Originally posted August 2012
Nothing says OB more than surf, sweet boards, and social consciousness!
In the following interview, OBcean Larry O’Brien, vintage body board collector, cave explorer, and aspiring eccentric shares one of his many passions: Creating boards from found wood and other materials.
Coronadoian “Paipo Mike” Shourds, builder of wooden body boards and recycled junk bikes since 1960, is also a collector and all-around creative person.
Terrie Leigh Relf: What inspired you to create your body boards?
Larry O’Brien: Back when I was in junior high school, carpentry was something taught in school, and sex was something you learned on the street. Making a three-foot plywood belly board was one of the elective projects for eighth graders. I didn’t make one, but some of my friends did, and then rode them. At that time, I was more interested in bodysurfing.
Nowadays, most woodshops have been removed from our schools, and I think there is only one that serves the citywide adult continuing education programs. So, woodworking has become something you learn at home or on the street. Fortunately, the Internet has been a real game-changer, and I think it’s been the biggest factor in the rebirth of riding wood.
I have no trade secrets. I freely share my designs and building techniques. I want people to make their own boards. We must keep the flame alive. I remain hopeful that someday we can liberate the glee club, and teach kids woodworking in all of the schools.
I’ve been a collector of vintage surfboards and belly boards for many years. It was only about ten years ago that I started making my own wooden boards. I don’t do it for profit. To me, they are ride-able art, and they also tickle my inner mad scientist.
Mike Shourds: I also started making wood boards back in 1960. My dad wouldn’t buy me and my brother a surfboard, so he gave us a ½” sheet of plywood and a jigsaw and said, “Make one.” Thanks dad! The beach was our playground when we were kids, so everything rotated around it.
Terrie: Larry, how did you come up with the name “beach toys”?
Larry: I might have got beach toys from one of my friends. I use it as an umbrella term to cover a wide range of surfcraft sizes and construction methods. There are many specific terms, like surfboard, bellyboard, paipo, alaia, lamaroo, bodyboard, handboard, handplane, and even Royal Egyptian Cubit Board. Calling them beach toys helps to keep it simple.
Terrie: Have you experimented with other recycled materials for your ride-able art?
Larry: I repurposed a large waiter’s tray simply by putting a bodyboard leash on it. It was a fun experiment. It still makes a good tray, and that can come in handy at the beach. A while back, I made a handboard (mini paipo) out of the lid from a toilet seat. I added a layer of cork to bring up the buoyancy. I even glued on the hotel label that says: “Sanitized for your protection.”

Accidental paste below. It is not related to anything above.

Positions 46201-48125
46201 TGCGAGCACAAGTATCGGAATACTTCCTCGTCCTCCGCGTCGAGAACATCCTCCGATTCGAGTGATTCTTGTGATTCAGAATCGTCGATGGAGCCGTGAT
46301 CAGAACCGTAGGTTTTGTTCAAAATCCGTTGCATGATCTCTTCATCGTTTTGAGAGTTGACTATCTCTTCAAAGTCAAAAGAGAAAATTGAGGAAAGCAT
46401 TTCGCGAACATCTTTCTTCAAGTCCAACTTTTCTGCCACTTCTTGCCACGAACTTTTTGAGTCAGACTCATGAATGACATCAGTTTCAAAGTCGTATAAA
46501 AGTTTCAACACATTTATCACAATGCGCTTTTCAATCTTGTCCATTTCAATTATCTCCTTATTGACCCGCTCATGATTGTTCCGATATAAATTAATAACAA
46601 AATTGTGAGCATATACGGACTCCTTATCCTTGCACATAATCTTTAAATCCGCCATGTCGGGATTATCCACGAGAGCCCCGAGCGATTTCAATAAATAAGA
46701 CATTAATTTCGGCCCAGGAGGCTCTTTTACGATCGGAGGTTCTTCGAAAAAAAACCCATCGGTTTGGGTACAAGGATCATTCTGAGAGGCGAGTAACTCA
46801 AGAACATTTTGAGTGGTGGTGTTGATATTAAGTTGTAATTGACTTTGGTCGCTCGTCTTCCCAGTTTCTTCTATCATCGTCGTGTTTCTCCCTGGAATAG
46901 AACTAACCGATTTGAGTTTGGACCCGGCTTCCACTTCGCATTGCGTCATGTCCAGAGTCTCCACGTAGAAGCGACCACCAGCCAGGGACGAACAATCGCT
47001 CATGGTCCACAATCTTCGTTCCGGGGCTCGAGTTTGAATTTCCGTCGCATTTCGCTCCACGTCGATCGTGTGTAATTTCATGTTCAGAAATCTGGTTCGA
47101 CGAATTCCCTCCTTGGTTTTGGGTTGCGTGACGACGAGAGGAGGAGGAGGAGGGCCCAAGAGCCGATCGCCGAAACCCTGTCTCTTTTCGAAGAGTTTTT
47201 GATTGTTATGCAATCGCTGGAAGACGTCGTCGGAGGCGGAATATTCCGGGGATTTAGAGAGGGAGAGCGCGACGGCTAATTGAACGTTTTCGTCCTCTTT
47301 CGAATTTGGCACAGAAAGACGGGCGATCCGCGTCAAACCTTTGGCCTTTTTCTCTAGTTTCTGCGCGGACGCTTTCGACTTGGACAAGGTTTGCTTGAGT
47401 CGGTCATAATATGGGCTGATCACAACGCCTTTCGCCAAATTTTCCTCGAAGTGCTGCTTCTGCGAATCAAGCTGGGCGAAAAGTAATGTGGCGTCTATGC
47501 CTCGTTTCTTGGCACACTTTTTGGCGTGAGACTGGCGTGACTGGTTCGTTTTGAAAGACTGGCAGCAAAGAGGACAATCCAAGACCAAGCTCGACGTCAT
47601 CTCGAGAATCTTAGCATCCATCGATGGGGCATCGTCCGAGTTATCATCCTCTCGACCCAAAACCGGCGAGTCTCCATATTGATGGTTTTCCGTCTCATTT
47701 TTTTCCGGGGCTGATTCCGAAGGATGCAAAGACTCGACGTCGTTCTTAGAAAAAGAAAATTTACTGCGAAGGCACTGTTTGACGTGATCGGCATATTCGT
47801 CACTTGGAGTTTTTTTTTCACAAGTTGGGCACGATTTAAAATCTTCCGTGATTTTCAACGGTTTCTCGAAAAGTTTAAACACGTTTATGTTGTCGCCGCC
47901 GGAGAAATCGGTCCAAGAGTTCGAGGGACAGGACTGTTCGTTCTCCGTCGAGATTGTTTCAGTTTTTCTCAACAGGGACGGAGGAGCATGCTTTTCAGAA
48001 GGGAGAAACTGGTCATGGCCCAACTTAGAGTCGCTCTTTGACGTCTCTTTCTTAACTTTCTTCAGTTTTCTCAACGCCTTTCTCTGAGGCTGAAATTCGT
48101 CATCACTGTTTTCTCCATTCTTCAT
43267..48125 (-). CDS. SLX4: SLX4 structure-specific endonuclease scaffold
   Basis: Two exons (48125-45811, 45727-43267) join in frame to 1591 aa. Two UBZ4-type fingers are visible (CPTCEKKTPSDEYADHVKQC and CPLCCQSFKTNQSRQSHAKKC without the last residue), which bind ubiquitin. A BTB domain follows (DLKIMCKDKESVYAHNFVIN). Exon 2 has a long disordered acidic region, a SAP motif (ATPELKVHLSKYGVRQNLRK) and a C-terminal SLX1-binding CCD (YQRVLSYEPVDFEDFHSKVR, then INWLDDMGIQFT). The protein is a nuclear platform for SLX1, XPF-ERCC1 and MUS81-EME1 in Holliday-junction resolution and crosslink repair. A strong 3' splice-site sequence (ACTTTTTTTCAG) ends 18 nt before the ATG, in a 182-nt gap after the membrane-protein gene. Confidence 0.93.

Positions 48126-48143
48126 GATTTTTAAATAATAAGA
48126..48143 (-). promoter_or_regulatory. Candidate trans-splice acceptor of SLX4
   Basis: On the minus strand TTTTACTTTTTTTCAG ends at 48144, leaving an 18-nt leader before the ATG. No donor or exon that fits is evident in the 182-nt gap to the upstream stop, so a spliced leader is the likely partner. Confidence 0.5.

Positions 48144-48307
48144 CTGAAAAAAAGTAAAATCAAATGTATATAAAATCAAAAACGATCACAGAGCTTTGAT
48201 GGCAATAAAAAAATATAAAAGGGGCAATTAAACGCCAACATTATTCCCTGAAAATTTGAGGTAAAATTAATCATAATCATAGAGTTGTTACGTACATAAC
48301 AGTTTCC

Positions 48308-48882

Last year, I made a bellyboard out of an old ironing board. It was one of those wooden ironing boards that fold down out of a wall cabinet. I added handles and a tailblock made from recycled wood. I must confess that I bought a new ironing board cover for it. It was an impulse buy. I couldn’t resist the 60s pattern.
I haven’t recycled any cork bulletin boards, but that is certainly a good source. I still have a bunch of cork that I bought used. It had been shelf padding at a retail store, so it’s repurposed in a sense, plus cork is relatively sustainable as it’s periodically harvested without killing the tree. Cork has several benefits when used in surfcraft. It makes a wood board float better, it offers some padding, and you don’t need wax on the deck.
Mike: I make them from all kinds of scrap wood I find on my walks with the dogs. I don’t repurpose broken surfboards so much any more because it requires chemicals like resin.
Terrie: What’s the most exciting wood you’ve worked with?
Mike: Probably the most exciting wood I’ve ever worked with is lightning-struck poplar. I get it from a guy in Illinois who has a small lumber mill in his background and recycles trees that would normally go to the landfill. He sells it cheap on EBay.
Larry: There’s a lot of good work being done with a farmed tree called pauwlonia. It’s light, but strong enough that it doesn’t need to be fiber-glassed. There’s no longer any need to make surfboards out of old-growth redwood.
Terrie: Have you collaborated with anyone on projects?
Larry: I neglected to mention Lazarus boards. It’s a process that Mike and I brainstormed. Essentially, it involves making a bellyboard or two from a broken fiberglass surfboard. The goal is to minimize the waste and the amount of chemicals needed to make the board ride-able. Conventional wisdom is to strip the fiberglass off the broken surfboard, reshape the foam, and then add more fiberglass and resin. By contrast, a Lazarus bellyboard gets a wide wooden tailblock glued onto the broken edge of the surfboard. Then, it’s sealed with varnish, epoxy resin, or both.
Mike: Made one or two just for fun. Waste not; want not. Larry and I took some broken surfboards, cleaned up the edges, squared them up, and finished them off.
I worked on the ironing board with him, too. Sanded it up, then re-glued it because it was cracking up. It didn’t need resin. Larry put on some rails and then varnished it all up. I haven’t used as much cork as Larry.
Terrie: Mike, could you talk a bit about glue, resin, and varnish?
Mike: Most varnishes are naturally based. Polyurethane is actually natural. Any kind of mineral spirits come from pine trees and aren’t toxic. You can get water-based varnish, but it doesn’t hold up as well. I also use linseed oil, and that’s natural. Larry uses hemp oil, and buys it by the gallon at People’s, I think.
For glue, I just use Gold Medal All Purpose White Glue. It’s a glue that wood carpenters use because it’s water proof. You just clamp it and it sets overnight. I also use Titebond II. The container doesn’t say what’s in it, but it’s not like you’d use a lot, just enough to coat the board and glue it together.
Terrie: What is the greenest product you can use to seal your boards?